By HOWARD BERGER
TORONTO (Sep. 16) – With minimal leverage in their labor quarrel, locked out NHL players are damaging any pretense of solidarity by scrambling for work overseas.
That is the opinion of a senior NHL executive, who claimed if the players had any appreciable confidence in their dispute with owners, they’d hang together for at least a couple of weeks before running amok. Instead, the first crack in their questionable resolve has appeared less than 24 hours after the league’s adopted stance.
“Let ’em go,” howled the executive, instantly recognizable to all hockey fans but requesting – as he must – anonymity. “The players think they are threatening the owners by signing contracts in Europe. In fact, what they’re showing is they don’t have a lot of stomach to remain together in this fight. And that’s what we expected.”
It may be an unduly harsh appraisal of the NHLPA membership, which has been well-prepared and educated by respected leader Donald Fehr. But, the optics of fleeing in all directions after standing together in New York this week aren’t particularly reputable. Perhaps it’s an acknowledgement of the intractable position assumed by Gary Bettman and the owners, who justifiably contend they will dictate this process. Otherwise, it offers the impression of splitting ranks.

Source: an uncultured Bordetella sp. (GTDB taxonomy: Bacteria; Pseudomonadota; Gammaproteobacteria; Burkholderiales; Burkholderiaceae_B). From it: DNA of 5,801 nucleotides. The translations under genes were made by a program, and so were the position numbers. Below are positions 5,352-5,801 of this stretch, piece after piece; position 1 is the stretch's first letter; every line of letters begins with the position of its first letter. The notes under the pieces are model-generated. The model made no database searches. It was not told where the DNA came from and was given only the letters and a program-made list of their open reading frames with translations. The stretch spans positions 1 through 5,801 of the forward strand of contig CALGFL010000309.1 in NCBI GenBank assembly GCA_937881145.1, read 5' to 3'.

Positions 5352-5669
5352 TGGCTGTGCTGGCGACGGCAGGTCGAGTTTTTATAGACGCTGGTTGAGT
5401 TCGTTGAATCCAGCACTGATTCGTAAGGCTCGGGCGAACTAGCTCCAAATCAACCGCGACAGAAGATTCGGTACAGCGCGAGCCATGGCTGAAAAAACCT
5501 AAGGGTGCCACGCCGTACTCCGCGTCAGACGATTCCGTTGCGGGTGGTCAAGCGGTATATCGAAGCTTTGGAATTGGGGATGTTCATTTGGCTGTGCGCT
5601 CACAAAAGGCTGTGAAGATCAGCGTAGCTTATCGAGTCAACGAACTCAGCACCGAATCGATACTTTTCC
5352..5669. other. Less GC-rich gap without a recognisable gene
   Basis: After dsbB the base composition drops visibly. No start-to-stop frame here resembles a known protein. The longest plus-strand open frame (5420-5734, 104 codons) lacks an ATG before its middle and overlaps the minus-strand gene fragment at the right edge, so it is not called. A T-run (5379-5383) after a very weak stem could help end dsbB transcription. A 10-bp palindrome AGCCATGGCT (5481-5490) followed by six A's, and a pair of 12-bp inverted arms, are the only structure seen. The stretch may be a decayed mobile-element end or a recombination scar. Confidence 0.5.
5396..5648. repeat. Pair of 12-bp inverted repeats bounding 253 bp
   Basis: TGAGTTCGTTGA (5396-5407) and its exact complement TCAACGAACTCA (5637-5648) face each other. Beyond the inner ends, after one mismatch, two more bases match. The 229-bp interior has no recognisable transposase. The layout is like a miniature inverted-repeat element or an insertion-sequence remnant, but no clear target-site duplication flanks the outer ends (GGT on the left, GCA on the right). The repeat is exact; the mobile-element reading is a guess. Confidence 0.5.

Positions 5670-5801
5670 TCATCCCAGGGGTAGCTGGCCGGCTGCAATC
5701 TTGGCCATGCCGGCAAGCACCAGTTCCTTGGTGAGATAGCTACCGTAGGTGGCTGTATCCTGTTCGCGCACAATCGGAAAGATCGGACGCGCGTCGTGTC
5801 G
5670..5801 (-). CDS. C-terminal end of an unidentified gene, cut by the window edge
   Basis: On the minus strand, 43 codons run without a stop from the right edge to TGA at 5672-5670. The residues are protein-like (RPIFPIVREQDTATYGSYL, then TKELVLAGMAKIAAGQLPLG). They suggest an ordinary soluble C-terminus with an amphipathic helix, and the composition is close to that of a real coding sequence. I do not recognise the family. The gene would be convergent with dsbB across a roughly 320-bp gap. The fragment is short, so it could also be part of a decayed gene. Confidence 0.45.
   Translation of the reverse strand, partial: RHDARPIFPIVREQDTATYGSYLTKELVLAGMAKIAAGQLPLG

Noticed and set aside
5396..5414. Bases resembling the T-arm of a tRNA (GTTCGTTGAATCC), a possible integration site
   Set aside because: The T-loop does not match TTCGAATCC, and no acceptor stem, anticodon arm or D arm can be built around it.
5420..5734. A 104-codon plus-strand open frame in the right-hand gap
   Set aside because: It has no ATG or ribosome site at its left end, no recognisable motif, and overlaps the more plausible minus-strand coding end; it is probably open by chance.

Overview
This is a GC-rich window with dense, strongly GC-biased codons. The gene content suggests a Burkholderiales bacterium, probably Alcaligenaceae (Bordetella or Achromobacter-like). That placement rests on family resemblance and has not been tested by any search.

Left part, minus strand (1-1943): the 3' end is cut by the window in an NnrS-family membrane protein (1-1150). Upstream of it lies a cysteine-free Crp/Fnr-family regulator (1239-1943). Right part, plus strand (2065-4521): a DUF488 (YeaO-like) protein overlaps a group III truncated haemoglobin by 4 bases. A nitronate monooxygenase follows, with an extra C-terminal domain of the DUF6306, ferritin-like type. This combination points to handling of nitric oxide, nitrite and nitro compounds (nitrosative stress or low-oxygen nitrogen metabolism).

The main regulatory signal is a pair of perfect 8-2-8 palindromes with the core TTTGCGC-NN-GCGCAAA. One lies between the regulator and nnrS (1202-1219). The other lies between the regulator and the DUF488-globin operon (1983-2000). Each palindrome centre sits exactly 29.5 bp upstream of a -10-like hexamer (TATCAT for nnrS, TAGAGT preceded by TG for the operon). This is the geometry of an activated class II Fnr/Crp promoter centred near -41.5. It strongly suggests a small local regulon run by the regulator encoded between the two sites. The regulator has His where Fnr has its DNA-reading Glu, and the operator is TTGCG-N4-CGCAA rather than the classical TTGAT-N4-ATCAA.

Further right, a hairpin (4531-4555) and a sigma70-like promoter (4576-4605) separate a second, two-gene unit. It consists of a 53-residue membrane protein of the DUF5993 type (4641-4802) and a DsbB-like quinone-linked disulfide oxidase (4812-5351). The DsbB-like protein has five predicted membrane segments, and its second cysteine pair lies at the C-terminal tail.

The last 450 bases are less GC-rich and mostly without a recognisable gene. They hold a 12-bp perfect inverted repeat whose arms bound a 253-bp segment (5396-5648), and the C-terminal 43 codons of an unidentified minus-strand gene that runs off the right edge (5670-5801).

QUICK DEPARTURE FOR EUROPE BY SUCH NHL SUPERSTARS AS EVGENI MALKIN – SHOWN ABOVE DURING PITTSBURGH AT LOS ANGELES GAME OF NOV. 5, 2011 – DOESN’T BODE WELL FOR PLAYER SOLIDARITY. HARRY HOW GETTY IMAGES/NHL.COM
“Deep down, the players know that if it comes to a stand-off, they cannot outlast the owners,” said the NHL executive. “Taking off to other leagues in Europe and the Nordic countries might make them feel better for awhile. But, it comes across to others as abandoning their position rather quickly.”
When asked – albeit rhetorically – what edge the players might have in this dispute, the executive replied, “None. We took away all of their leverage by canceling the playoffs in 2005. And, we’ll do it again, if we have to.”
What the executive failed to mention is the absurdity of NHL optics leading into the lockout – when owners, basing their position on extravagance, offered up tens of millions to retain their chattels. Craig Leopold, owner of the Minnesota Wild, personified such inanity by signing free agents Zach Parise and Ryan Suter to contracts worth $196-million over 13 years, and then re-joining his colleagues to declare “the system doesn’t work.” Therefore, if the labor dispute were a matter of optics, Leopold and his brethren would be laughed into submission. The fact it is based on cold, hard economics provides the players virtually no chance for a favorable outcome.
Scattering to all parts further decries unanimity. Hanging together as a group – physically and philosophically – through the tenuous early days of the lockout would present a more consolidated front and, perhaps, urge owners back to the table. In any form of waiting game, the 2012-13 season will dissolve before the players’ eyes, fracturing – once again – their conviction.
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